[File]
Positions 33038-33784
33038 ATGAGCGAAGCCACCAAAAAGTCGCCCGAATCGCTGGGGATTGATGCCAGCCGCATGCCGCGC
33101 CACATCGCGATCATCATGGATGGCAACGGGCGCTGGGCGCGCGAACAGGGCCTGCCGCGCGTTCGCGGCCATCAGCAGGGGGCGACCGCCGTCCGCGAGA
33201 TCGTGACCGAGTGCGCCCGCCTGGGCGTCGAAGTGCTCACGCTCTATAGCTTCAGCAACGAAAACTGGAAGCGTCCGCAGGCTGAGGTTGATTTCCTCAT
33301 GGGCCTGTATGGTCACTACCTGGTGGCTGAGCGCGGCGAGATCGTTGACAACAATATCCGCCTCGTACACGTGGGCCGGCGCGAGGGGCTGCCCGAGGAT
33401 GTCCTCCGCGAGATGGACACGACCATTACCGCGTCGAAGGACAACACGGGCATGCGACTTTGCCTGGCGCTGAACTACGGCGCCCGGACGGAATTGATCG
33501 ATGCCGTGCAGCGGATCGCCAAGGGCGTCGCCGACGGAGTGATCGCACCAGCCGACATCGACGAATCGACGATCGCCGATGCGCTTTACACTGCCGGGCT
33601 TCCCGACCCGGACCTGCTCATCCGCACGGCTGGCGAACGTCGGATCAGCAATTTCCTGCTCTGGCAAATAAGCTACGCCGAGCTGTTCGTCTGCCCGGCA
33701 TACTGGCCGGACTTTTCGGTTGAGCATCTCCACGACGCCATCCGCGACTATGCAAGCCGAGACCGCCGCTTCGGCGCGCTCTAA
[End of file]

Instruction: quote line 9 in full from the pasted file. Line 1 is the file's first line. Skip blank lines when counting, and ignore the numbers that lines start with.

33701 TACTGGCCGGACTTTTCGGTTGAGCATCTCCACGACGCCATCCGCGACTATGCAAGCCGAGACCGCCGCTTCGGCGCGCTCTAA